This is something that's almost entirely missing from the true 3D games. Once you get sufficiently far away, there's not a lot to do, because there just isn't anything you can really do to one another, apart from running back together. The game sort of collapses (unless getting away was the point, i.e. you're trying to turtle/run away). This is also why (when I'm in one of my nastier moods) I have a problem with the SFIII series. When you're more than half a screen away (at most), there's just not much game to be played, since any projectile can be easily parried (re: it fails to control space, or to effectively threaten). It's like taking time out or something. Whereas before every inch gained or lost could dramatically affect the match, the only thing you can really do at a distance in the III series is to charge up your meter by whiffing moves (weak), or (again) just be turtling for its own sake. This adds up to a betrayal of one of the primary advantages of 2D games, and doesn't give a big enough return in terms of other tricks/fun offered up close. Tekken, VF, etc. all do a better job at making the up-close "in your face" game interesting and complex. SFIII is a dumbed-down up-close game, minus the good parts of distance strategies in other 2D games, which is a step in the wrong direction. The universal value of parrying coupled with the disgraced role of fireballs helps to contribute to an overall "flatness" in which a lot of matches consist solely of trading (the same) high-priority pokes, over and over again.

The second key role of the fireball is as a setup. A well-placed fireball acts as a surrogate; an intermediary. It's an obstacle. It sets up an initial challenge that must be overcome before you have any chance to actually deal out damage to the opponent. Dealing with it can be as simple (or as hard) as avoiding it (jumping, ducking, canceling it, invincible special, etc.), but it must be dealt with, because it's directly threatening you. Whether it hits, or even if blocked, it's going to do damage, as well as pushing you around. It must be dealt with because it stands between you and your opponent, and no matter the beating it takes, hurting it alone won't affect him. Once away, a fireball's fate is entirely distinct from your own. This type of threat can prompt your opponent to put himself in more vulnerable positions (like trying to jump over it, etc.), so it's a setup in that way, but in some cases it can also be followed in, like a kind of shield (or jumped over, used to cross-up, etc.), making all sorts of otherwise untenable attack approaches possible. It's an ally that works independently.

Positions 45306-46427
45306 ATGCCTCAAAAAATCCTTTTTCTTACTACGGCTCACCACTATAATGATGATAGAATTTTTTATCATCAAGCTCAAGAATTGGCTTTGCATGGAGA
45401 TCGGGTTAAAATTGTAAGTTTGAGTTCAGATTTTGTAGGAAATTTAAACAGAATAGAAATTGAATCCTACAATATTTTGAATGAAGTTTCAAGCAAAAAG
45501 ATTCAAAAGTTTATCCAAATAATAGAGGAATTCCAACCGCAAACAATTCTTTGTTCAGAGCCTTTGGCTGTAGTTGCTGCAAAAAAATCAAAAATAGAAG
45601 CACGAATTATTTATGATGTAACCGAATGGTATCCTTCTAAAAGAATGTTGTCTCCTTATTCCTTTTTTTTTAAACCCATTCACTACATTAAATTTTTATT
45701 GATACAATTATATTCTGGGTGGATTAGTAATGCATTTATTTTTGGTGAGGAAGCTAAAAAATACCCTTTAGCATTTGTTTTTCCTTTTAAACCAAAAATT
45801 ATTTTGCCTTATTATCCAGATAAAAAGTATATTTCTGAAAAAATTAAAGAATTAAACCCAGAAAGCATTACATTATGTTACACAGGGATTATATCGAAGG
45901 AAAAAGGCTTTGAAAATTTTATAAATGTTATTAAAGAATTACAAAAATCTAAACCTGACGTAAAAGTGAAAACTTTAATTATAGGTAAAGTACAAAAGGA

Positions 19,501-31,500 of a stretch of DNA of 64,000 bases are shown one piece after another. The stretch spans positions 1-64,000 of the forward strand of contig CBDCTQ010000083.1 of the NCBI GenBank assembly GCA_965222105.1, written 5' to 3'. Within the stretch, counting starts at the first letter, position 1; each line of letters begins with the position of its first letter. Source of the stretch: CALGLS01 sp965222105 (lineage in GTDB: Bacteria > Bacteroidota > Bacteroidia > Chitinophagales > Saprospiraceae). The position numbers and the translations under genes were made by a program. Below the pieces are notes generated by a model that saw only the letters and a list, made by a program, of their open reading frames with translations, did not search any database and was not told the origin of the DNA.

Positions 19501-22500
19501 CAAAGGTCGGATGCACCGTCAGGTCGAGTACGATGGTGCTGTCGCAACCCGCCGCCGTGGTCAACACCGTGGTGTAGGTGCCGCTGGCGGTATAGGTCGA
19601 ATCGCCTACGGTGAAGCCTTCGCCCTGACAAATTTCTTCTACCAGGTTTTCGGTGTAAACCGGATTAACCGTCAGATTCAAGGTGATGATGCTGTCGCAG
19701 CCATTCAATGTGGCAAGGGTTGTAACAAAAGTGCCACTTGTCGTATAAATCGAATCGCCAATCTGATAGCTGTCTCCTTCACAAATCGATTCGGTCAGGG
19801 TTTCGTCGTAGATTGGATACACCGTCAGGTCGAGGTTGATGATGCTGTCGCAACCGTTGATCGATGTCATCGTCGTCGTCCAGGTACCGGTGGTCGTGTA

These things put together help to explain the historically dominating tendencies of fireball characters. Fireballing gives you the power to instantly change the dynamic of the match, and safely firing one off always hands you (at least temporary) control. A fireball means you've instantly got some additional approaches/setups, as well representing the potential to do damage while not being capable of being hurt itself. While not always ranked number one (though they are often enough), fireballers usually take up the bulk of the top tier spots, and are virtually never seen slumming in the bottom tier.

So what the best 2D games (the SF series) have that the 3D games don't, is fireballs. You can't just stick fireballs into a 3D system -- it would be far too easy to just dance around them. Of course 3D games also lack a lot of other random junk (and vice versa, obviously), but the fireball is the key. It enables unique, complex kinds of additional strategy that just aren't there in the other games.

After talking about the greatness of fireballs, if I were to praise MVC2 as a major advance for the Versus series (as I think it is), most of you would probably think I'm referring to how beam-crazy it is, and that I'm lumping beams in there as just another kind of fireball. After all, they look a lot the same, right? Thinking this is pretty natural. I mean, look back at X-Men vs. Street Fighter -- Ryu's super is a beam, and isn't that just a beefed-up version of his old fireball? Bzzz. A beam is a bird of a very different feather. Here's why: